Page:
Fundamentalism and Fear or: Why We Fight so Hard

Something that, to me, has always been axiomatic is that hate is a type of fear. It blinds us to opposing or even parallel but differing view points, it causes extreme emotional reactions, and it often renders us irrational. Hate is very powerful, indeed, and I am frequently struck by its casual use in every day conversation. “Oh, I hate that….” seems to be said rather frequently. The word “hate” is extremely powerful; like “love” it shouldn’t be used lightly.

After studying fundamentalism and speaking with a number of fundamentalists, I have come to the conclusion that the vast majority of them confuse the emotion they attach to their belief. They do not love. They hate. It is not love for their god, but hatred for anything different or new that drives their zeal. This is what differentiates the fundamentalist from the believer. And I say this because, while I’ve been able to have rational, intelligent conversations with believers, conversations with fundamentalists invariably result in circular arguments and knee jerk, emotional responses. And what it comes down to is fear.

Fear’s a normal response to change. The problem is when we give in to that fear, reason goes out the window, and we allow our emotions to make our decisions. This is dangerous on several levels. We fail to see that change isn’t necessarily a bad  thing;  that regardless of what the change means, it represents growth. Every time something changes, we learn something new. And change doesn’t automatically mean that everything that came before is now null and void.

Hmmm….example. My grandparents were born in Italy. The word tradition means something to my family. It represents everything that it means to be Italian.  Every Sunday, my mom, my aunt, my cousin and I would all gather in my grandmother’s kitchen and we’d make dinner together. Then we’d all sit around at the big table with the rest of the family and talk and laugh and eat. It’s one of my happiest memories from my childhood. Now, my grandmother died about 7 years ago. My aunt, my cousins, siblings and I have all moved out of the area. But I still carry on the tradition of Sunday dinner with my husband and children, and the joy of cooking for people I love which my grandmother instilled in me is still there. It’s morphed some, is all. It’s still tradition. It’s my translation of it. It isn’t necessary to lose the tradition while still adapting to change.

But fundamentalism doesn’t recognize that any good can come from change. It’s so afraid of what MAY happen, it can’t allow any deviation at all. And that is its fatal flaw. Because change is inevitable. It’s one of the few things we can count on.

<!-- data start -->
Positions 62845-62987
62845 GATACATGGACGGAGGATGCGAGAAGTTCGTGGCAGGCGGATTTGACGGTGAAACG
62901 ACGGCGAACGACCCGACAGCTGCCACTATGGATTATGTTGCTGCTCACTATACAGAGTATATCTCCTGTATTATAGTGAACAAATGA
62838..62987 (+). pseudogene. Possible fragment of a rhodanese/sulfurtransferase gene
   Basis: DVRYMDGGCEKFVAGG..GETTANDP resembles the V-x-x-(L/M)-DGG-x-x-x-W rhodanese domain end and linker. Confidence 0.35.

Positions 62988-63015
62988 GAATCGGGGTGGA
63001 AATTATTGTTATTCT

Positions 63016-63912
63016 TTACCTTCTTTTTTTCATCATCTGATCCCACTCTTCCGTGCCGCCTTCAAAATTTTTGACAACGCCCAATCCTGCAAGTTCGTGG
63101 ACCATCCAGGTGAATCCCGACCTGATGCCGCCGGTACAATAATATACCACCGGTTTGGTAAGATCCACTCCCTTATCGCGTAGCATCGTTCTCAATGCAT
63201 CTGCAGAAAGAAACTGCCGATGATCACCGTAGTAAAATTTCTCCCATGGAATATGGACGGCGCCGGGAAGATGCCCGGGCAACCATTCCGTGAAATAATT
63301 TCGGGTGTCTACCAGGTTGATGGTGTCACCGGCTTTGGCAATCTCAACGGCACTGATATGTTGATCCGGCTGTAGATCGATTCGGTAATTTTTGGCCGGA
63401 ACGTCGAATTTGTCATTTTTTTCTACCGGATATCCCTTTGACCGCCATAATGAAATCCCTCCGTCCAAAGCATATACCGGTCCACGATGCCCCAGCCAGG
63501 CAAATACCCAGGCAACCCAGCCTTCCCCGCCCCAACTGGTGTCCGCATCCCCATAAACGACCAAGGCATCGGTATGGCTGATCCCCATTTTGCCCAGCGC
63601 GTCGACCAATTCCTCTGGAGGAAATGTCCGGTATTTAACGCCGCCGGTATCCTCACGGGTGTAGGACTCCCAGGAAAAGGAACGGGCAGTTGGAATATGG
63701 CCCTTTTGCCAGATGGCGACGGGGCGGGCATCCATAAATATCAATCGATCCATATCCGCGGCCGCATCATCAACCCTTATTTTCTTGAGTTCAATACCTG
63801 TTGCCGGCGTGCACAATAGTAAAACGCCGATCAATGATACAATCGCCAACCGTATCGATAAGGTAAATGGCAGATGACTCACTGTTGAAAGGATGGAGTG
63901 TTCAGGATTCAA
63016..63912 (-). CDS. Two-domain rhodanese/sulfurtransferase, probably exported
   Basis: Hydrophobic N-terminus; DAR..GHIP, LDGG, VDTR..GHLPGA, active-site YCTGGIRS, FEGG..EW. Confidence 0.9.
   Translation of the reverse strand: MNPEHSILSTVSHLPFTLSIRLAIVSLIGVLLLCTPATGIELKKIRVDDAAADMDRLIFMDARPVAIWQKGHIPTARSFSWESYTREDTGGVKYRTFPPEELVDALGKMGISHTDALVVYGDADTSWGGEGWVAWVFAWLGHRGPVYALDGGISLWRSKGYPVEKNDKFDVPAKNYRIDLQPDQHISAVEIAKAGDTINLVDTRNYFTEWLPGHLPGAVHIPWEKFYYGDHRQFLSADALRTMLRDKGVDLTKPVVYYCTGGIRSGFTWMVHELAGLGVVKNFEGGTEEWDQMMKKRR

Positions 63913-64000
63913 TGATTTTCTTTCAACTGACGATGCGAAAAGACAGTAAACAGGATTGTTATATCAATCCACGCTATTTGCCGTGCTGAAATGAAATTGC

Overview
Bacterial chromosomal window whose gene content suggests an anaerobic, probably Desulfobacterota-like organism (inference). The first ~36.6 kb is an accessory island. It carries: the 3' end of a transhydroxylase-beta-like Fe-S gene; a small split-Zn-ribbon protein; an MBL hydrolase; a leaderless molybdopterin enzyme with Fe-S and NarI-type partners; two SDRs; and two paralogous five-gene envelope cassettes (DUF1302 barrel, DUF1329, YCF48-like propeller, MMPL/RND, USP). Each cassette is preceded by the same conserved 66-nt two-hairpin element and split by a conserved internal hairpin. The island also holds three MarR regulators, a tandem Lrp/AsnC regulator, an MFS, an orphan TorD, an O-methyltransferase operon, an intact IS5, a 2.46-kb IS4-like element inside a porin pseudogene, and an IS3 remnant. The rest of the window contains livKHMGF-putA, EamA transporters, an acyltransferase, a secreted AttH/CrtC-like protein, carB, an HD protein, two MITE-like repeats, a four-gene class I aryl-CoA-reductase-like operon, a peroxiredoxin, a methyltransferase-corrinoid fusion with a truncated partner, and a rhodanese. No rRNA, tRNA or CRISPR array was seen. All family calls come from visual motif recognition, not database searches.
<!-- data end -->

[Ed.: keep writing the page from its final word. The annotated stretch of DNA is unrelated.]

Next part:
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5 responses to “Fundamentalism and Fear or: Why We Fight so Hard

  1. I understand what you’re saying. The prime emotive force behind a fundamentalists’ decision-making process is fear – fair enough.
    I get what you mean about change as well, but I’d say, if pressed, they would prefer to change things back to “the way they were”…
    That’s why I try to live in the “now”, as the Zen-masters would say.

  2. Kurt, the dilemma is that “the way they were” represents, at least in the US, an idealized version of a brief time immediately following World War II, approximately the time of McCarthyism. What’s fascinating is that *during* that era, it wasn’t seen as idyllic. We can see that in the rhetoric of McCarthyism itself, based on fear of rising national communism, which led to a significant rise in staunch Christianity as a fundamentally nationalist response to atheistic Marxism-Leninism. What we see during this era is as much henotheism as theology: “My god can beat up your god.”

    To the original point, I think focusing on the fear is possibly more productive than focusing on the hate. While I think fundamentalism is anti-love in many cases, I think that calling it hate may cloud the issue more than it illuminates. While there is certainly a vocal group of true hate-mongers, I don’t think they represent the majority of fundamentalists.

    The fear is certainly there. Fear that two people pledging their love three thousand miles away can somehow impact my pledge of love to my wife. This is the nonsense of “defense of marriage,” but it is the kind of nonsense we expect from fear. Anti-employment laws (which are not the same thing as opposing anti-discrimination laws) would be sign of hate. Jim Crow was hate; “separate but equal” was fear. There is a difference between actively suppressing and destroying, versus failing to support and encourage. What we’re seeing is fear; fear that accepting the “other” will dilute the self. Fear that God will punish those who do “His will” along those who do not (which is a very classical pagan idea ironically). Fear, as Kurt puts it, that things keep changing.